I wrote throughout the Covid years and ended up with 12 completed, loosely connected stories – this idea of connecting them dawned on me after completing perhaps three stories. Once the stories were completed, I spent a few months refining these connections and linkages and sent the manuscript to an agent friend who I simply asked to “let me know if this is any good.” After about a week, she called me back and excitedly told me she “loved” the book and wanted to represent it. This was not something I expected at all.


After a few months of reworking the book and a professional editing of the manuscript, my agent began sending query letters to her editor list. I was surprised how relatively quickly – just a few weeks – the editors got back to my agent. I was also surprised that they had actually read it and even better gave me thoughtful feedback, most of it positive. Unfortunately, after a few sentences of praise and/or light criticism, came the “take a pass” let down. Here is a good example.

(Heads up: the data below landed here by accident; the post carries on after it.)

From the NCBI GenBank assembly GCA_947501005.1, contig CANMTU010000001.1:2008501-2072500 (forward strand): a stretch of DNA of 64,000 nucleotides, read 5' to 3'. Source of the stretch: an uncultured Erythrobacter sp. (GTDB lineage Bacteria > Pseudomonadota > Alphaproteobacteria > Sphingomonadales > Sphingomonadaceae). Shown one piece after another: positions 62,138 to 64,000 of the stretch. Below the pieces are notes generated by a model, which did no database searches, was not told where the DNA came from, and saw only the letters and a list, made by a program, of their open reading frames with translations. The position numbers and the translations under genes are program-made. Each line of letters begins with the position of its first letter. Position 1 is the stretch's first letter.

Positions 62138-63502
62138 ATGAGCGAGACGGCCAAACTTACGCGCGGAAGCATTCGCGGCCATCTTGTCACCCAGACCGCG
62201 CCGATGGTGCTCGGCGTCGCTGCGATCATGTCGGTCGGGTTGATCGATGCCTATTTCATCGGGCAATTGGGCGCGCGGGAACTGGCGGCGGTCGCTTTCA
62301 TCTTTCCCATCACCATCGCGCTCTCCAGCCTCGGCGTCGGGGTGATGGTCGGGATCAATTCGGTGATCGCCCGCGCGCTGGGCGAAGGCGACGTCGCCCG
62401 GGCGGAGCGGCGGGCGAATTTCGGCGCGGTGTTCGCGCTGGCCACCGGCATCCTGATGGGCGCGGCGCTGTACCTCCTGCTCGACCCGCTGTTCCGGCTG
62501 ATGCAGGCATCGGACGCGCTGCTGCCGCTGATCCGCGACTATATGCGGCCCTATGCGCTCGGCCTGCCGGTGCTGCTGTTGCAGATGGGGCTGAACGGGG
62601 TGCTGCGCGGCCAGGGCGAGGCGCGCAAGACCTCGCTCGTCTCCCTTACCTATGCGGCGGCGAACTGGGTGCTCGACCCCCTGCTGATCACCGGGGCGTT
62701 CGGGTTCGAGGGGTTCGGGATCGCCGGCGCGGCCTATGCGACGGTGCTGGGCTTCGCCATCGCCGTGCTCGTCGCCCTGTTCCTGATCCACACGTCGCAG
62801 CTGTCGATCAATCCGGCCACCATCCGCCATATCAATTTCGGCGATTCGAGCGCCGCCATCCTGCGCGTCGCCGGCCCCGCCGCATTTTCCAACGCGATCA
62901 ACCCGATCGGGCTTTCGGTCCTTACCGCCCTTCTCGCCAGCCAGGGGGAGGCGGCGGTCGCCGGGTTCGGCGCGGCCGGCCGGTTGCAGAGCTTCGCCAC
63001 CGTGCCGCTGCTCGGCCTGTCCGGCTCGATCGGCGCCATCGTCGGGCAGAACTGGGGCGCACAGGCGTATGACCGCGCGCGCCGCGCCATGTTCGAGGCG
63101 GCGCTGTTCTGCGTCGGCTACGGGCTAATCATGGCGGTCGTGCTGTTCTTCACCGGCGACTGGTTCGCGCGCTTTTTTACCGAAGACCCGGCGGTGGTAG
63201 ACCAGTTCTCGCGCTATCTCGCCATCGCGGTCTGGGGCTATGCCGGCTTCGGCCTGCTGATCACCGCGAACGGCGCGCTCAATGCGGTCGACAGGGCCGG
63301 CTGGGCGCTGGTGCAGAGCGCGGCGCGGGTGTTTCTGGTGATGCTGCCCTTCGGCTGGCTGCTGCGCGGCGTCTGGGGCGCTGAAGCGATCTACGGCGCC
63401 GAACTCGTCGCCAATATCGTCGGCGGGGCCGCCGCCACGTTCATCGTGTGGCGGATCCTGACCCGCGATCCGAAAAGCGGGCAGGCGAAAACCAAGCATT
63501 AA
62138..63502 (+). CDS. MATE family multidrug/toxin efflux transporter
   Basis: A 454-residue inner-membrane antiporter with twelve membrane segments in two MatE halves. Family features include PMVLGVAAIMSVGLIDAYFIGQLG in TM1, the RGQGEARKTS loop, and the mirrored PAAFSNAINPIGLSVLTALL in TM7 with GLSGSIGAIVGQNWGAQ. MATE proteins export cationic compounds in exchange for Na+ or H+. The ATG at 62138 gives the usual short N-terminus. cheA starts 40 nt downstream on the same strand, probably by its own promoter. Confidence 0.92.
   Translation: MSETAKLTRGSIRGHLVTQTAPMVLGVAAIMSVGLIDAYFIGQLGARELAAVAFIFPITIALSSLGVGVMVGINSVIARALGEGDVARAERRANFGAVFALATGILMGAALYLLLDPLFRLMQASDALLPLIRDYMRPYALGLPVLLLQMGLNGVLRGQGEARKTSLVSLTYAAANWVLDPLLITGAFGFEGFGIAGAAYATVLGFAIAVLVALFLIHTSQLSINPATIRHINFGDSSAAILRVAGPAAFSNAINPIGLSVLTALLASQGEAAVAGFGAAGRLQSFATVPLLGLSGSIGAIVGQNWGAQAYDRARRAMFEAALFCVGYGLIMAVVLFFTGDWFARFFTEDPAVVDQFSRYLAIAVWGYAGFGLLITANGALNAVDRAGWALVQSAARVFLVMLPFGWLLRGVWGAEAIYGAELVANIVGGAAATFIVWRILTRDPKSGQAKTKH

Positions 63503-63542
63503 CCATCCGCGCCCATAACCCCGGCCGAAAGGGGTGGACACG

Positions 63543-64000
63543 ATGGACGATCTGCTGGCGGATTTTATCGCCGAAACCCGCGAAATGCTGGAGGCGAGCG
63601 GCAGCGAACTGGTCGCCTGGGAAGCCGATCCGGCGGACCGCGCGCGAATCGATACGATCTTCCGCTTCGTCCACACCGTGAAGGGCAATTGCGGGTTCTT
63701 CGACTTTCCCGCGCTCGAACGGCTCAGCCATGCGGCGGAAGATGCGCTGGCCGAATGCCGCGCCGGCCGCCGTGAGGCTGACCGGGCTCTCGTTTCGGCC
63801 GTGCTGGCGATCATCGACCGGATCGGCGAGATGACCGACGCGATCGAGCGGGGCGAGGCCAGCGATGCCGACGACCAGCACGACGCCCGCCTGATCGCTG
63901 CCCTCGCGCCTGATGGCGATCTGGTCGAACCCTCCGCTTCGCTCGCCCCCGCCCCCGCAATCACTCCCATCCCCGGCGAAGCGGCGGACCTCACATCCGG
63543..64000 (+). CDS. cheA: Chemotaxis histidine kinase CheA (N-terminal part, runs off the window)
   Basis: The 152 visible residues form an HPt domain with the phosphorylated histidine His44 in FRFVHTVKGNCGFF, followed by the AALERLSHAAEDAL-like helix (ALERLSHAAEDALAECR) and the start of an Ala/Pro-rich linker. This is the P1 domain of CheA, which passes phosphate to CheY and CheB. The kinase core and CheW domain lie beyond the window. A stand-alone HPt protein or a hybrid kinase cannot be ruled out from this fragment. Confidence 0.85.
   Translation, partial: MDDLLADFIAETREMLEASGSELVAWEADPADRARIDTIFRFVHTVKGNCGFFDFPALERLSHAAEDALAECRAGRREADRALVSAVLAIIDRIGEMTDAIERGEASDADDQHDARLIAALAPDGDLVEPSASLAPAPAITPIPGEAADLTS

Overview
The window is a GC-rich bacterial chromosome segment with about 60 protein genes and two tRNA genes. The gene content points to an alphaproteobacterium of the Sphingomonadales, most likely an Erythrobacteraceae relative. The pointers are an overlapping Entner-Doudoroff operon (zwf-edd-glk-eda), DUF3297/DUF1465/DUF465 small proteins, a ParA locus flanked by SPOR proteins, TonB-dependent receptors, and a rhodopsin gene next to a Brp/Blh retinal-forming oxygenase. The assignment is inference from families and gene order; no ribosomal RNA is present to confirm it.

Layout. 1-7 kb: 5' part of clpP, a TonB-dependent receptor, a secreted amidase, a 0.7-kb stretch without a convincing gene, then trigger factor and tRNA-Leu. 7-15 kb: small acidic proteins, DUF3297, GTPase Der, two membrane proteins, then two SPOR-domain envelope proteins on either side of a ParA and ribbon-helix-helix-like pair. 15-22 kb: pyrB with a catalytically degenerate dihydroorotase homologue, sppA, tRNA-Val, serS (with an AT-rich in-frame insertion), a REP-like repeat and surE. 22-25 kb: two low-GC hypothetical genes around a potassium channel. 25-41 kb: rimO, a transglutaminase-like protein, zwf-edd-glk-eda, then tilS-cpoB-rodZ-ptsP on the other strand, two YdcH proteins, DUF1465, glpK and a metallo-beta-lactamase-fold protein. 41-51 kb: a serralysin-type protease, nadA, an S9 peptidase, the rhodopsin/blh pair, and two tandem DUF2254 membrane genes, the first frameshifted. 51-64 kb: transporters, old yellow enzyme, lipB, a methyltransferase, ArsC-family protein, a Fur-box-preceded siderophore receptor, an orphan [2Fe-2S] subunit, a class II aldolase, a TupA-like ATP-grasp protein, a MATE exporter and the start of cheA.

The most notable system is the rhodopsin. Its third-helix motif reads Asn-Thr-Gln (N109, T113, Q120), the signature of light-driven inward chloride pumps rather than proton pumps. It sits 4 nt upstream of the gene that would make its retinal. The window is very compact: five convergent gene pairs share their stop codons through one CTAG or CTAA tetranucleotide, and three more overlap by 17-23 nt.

Thanks so much for sharing Mark Morrow’s collection GREENWOOD. Morrow strikes a wonderful balance of levity, pathos, and wit, echoing some of the best Southern fiction writers of the fifty years. He has great success in portraying the town of Greenwood as a physical location, a spiritual condition, and a strong extended metaphor. That said, we’re going to pass on this. It’s a wonderful collection but we’re not looking to acquire short fiction at the moment. We’re really just targeting memoirs and novels. Thanks again for thinking of us for this. We’re certain it will find the right home. Please keep in touch if there’s anything else you think we might be interested in!